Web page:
Although Robert R. Livingston was not one of those who signed the Declaration of Independence, yet his name should ever be inseparably connected with theirs, for he was one of the committee of the immortal Congress of 1776, to which was intrusted the momentous task of framing that revered document. With such considerations, we have deemed it our duty to append the memoir of that great man, to the biographies of his colleagues in the National Council whence emanated that Declaratory Act which gave birth and freedom to a great nation.
From: B. J. Lossing, Signers of the Declaration of Independence, George F. Cooledge & Brother: New York (1848) [reprinted in Lives of the Signers of the Declaration of Independence, WallBuilder Press: Aledo, Texas (1995)], pages 243:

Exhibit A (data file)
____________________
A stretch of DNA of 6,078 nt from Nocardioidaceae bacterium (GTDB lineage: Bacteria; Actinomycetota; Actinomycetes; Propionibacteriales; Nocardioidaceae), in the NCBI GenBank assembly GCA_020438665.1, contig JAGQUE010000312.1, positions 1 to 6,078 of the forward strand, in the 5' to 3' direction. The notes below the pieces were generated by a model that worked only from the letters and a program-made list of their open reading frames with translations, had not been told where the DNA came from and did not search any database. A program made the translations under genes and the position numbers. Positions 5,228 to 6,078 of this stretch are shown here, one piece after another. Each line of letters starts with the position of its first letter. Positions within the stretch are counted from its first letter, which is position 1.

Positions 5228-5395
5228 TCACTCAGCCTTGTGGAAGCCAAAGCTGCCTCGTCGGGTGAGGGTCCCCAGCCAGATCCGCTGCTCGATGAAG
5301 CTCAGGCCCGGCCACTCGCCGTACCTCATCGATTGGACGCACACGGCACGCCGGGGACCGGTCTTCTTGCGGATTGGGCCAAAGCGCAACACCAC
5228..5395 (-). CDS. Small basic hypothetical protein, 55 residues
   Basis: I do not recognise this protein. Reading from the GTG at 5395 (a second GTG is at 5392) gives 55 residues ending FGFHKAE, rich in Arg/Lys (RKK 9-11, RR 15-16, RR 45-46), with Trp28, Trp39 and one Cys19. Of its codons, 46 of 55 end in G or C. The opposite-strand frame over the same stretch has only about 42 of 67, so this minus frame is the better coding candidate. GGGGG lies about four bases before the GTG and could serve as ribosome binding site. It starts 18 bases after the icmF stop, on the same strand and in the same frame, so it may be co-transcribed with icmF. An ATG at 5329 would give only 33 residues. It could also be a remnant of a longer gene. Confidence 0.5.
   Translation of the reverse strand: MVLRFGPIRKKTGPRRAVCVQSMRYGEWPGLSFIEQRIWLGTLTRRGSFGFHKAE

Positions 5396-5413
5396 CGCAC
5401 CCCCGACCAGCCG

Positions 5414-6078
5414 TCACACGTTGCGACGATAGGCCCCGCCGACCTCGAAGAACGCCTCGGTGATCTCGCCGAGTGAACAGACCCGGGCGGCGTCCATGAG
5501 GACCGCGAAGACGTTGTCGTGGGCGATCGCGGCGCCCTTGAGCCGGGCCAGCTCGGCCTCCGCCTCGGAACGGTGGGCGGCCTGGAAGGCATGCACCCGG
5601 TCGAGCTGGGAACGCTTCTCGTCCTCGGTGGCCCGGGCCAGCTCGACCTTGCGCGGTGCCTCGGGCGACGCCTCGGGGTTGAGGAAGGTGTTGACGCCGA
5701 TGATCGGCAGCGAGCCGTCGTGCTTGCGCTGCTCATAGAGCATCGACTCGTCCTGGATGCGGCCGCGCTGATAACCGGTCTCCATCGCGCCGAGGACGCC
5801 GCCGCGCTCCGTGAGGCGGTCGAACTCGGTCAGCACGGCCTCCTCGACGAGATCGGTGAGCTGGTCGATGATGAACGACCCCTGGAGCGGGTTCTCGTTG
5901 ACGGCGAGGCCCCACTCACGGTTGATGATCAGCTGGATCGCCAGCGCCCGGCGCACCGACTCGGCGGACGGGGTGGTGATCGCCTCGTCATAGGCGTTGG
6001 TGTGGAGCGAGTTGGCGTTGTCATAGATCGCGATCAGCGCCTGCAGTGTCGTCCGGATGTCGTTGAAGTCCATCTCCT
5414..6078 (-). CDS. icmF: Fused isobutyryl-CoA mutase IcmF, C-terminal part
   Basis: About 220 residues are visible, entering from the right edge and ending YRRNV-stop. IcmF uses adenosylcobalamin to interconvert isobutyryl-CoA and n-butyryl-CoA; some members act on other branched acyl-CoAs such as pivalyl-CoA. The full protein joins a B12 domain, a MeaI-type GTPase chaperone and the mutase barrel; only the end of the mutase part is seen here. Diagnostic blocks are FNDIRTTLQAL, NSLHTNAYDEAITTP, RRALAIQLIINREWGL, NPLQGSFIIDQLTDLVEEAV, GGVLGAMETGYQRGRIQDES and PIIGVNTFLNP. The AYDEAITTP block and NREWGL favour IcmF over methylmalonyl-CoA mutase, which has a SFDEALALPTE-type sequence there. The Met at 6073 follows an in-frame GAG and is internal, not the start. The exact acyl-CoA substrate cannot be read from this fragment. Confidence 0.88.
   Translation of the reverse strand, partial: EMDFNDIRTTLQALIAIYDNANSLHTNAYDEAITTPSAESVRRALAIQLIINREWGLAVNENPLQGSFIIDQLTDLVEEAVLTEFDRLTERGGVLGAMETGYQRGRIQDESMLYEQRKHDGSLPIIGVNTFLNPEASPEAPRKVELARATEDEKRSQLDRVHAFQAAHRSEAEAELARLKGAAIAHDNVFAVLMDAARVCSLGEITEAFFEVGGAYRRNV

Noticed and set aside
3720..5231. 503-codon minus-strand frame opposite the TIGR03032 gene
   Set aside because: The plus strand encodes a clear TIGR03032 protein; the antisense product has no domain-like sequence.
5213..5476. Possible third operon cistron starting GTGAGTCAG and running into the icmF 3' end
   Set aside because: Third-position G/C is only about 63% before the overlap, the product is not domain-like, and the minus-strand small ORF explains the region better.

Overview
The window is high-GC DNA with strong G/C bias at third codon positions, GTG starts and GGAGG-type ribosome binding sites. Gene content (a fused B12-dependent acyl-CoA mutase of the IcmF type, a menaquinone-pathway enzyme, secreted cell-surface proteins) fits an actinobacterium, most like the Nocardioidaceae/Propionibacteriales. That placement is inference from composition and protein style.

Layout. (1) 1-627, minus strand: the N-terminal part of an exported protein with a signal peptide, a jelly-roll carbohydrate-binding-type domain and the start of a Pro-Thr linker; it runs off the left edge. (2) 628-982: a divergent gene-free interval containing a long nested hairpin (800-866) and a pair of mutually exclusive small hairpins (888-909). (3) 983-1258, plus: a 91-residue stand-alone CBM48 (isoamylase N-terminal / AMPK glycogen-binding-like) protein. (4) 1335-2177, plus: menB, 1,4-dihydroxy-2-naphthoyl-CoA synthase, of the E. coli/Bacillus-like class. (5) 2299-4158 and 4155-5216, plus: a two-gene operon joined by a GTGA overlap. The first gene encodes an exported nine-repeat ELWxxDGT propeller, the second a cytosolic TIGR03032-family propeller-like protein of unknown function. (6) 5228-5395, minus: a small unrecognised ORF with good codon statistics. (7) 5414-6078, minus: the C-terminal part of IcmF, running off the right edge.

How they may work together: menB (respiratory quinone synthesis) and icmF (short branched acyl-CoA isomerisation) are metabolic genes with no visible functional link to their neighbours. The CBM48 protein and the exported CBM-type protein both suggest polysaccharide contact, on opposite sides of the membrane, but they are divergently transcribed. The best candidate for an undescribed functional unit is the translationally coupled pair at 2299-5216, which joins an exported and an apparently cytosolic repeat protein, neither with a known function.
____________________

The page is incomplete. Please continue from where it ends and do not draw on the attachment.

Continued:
Chancellor Livingston continued actively engaged in public life until a year or so before his death, which occurred at his country-seat at Clermont, on the twenty-sixth day of February, 1813, when he was in the sixty-sixth year of his age. He was a prominent actor in scenes which present features of the most remarkable kind, as influencing the destinies of the world. His pen, like his oratory, was chaste and classical; and the laatter, because of its purity and ease, obtained for him from the lips of Doctor Franklin [i.e., Benjamin Franklin], the title of the "Cicero of America." And to all of his eminent virtues and attainments he added that of a sincere and devoted Christian, the crowning attribute in the character of a good and great man.